Smog It can be said that it all started on a warm autumn's day in 1943. As the sun rose in the city of Los Angeles, a yellowish-brown haze could be seen to be lingering over the city. It seemed, at first, to be nothing extraordinary. Yet, on this particular day, people were to soon find out that it was the beginning of a new awareness that would subsequently set the stage for several environmental policies.

Sixty years ago, most people would not have heard of the word smog before. Coined in 1905, the term smog-a combination of the words smoke and fog-was originally used to describe the cloud of noxious fumes that arose from the chimneys and smokestacks of Britain's factories (Urbinato). As a consequence of the increasing use of coal for heating and energy and the growing populations in cities-brought about by the Industrial Revolution in the 1800s-a foul smelling sulfur dioxide air was created. Lasting several days, and sometimes weeks, the smog often returned to haunt those in England once again. As it turned out, this smog was to become a persistent problem in England that was ignored up until a century later.

Car Exhaust In Los Angeles, the situation was somewhat different. Smog was characterized by smaller amounts of carbon particles and sulfur dioxide than that found in England (Lewis 73). Moreover, it was only present in the early mornings of warm, dry days, as it usually vanquished in the late-afternoons (ibid.). Like England, industries, businesses, and urban planners all contributed to the worsening of air quality in Los Angeles. However, in 1951, Dr. Arie Ha”gen-Smit of Cal. Tech. discovered that the root cause of air pollution in Los Angeles was in fact due to emissions from 9 million motor vehicles (Elsom 173; Davies 33). As a result, the concept of photochemical smog emerged.

It is said that almost all pollution control programs emerge as a result of increasing public concern and awareness. Nothing seems to be farther from the truth. In England, the precedent of the current Clean Air Act arose in 1956 only after a 1952 five-day smog siege in London-in which 4,000 lives were taken (Urbinato). The act improved air quality somewhat by requiring the implementation of cleaner coal burning practices, but it only offered a temporary and moderate abatement on future occurrences.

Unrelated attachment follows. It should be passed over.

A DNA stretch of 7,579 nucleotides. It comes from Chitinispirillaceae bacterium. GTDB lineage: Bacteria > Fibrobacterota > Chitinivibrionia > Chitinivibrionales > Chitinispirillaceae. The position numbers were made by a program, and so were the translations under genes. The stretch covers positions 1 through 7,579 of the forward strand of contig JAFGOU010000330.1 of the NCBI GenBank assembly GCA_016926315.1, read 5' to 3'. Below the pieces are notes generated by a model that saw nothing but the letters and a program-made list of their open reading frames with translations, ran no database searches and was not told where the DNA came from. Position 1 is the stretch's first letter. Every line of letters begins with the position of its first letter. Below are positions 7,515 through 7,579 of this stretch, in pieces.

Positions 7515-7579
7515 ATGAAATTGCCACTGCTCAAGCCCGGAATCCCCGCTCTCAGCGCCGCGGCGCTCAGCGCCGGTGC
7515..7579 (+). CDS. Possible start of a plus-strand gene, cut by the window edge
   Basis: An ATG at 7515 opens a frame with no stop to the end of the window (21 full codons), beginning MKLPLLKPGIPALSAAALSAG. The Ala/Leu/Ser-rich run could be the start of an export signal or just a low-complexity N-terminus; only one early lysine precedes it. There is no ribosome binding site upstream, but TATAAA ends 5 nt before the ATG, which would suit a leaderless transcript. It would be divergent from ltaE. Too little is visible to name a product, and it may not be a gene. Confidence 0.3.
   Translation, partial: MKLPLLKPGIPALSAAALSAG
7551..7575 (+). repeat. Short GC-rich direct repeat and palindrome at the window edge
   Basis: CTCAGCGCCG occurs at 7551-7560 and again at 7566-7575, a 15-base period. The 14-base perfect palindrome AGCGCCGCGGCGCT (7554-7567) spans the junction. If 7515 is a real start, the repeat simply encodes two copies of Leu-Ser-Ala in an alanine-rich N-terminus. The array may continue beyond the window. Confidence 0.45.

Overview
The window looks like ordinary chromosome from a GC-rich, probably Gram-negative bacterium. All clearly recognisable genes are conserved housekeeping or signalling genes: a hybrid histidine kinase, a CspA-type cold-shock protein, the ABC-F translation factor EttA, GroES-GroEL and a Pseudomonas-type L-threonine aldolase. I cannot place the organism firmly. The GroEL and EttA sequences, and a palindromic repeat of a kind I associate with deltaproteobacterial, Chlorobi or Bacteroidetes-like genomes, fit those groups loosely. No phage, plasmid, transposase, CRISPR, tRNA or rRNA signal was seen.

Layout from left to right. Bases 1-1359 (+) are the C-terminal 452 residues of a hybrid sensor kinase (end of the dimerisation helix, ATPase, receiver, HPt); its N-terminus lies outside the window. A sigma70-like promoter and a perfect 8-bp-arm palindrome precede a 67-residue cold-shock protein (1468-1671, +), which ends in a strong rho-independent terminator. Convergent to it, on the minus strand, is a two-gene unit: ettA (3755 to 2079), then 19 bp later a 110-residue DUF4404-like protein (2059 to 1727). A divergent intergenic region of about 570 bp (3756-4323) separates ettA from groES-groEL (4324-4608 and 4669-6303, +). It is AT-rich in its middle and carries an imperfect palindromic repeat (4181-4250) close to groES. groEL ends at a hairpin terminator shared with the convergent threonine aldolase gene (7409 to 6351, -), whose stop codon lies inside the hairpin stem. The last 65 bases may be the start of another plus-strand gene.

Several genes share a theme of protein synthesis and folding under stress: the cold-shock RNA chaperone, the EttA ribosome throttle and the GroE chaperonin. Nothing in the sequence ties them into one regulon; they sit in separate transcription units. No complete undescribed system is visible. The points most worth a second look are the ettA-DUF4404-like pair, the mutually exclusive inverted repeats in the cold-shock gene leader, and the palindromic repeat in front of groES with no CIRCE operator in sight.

In Los Angeles, prewar public objections against air pollution from wartime industrial plants led California to pass a law in 1947 that initiated the creation of several air-pollution control districts throughout the state (Davies 33; Lewis 74). Subsequently, Los Angeles formed its own control district, which immediately went to work in placing restrictions and controls on various sources of pollution-namely oil refineries, factories, and backyard incinerators (Lewis 74). With the large amounts of complaints made on that autumn's day in 1943, the Los Angeles County Air Pollution Control District expanded its role to conduct a long-term research program aimed to determine the cause of the mysterious eye-irritating smog and its effects on the Los Angeles atmosphere (ibid.). When it was discovered that several chemical byproducts from car emissions were the culprit, the Federal government stepped in with the Air Pollution Control Act of 1955-the first of a few official regulations over air quality-and other policies including emission standards on newly manufactured automobiles (Davies 33).

Traffic Today, sixty years later, Americans enjoy significantly cleaner air and, perhaps, are less familiar with smog sieges. Yet the hazards of several odorless and invisible components of photochemical smog are all but eliminated-threatening to one day reemerge as an even larger health crisis.

The England and Los Angeles cases highlight several crucial policy implications in air quality control, as well as the importance of early prevention. This project aims to provide an economic perspective and analysis on the topic of smog. In doing so, it will attempt to address some policy implications as well as offer some suggestions on preventative measures and other alternative courses of action. For this purpose, and for the purpose of facilitating the reading process for the reader, we have divided the project into several sections, which can be read in whichever order desired:

  • Background - This section provides some background information on the composition and formation of industrial and photochemical smog, as well as a closer look at the concerns over anthropogenic pollution.
  • Externality - This section takes on the task of describing smog as a form of economic externality through a health, agricultural and forestry, material and aesthetics, and environmental aspect.
  • Policy - This section examines some policy implications related to smog.
  • Future Outlook - This section concludes with some simple things you can do to help abate smog.
This project was designed to allow the reader to skip around within the different sections. For a reader who is more experienced in a particular area or who does not wish to pursue a given topic, a section can be simply bypassed or referred to later. Just by simply clicking on one of the tablets of interest on the top of the page, all information in that particular section will be displayed. In some cases, the section is further subdivided into several headings. Any headings within a particular section will appear right below the tablets and can be used to jump to that particular heading within the page. Thus, easy reference to any section or heading within a section can be found at the top of the page.

So without much further ado, we will now continue our journey through All That Smog.

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 © 2002 Felicia Su | All Rights Reserved
Works Cited
Pictures courtesy of Corbis, EyeWire, FPG International, Hulton|Archive, Illustration Works, The Image Bank, National Geographic, PhotoDisc, Stone, and Toyota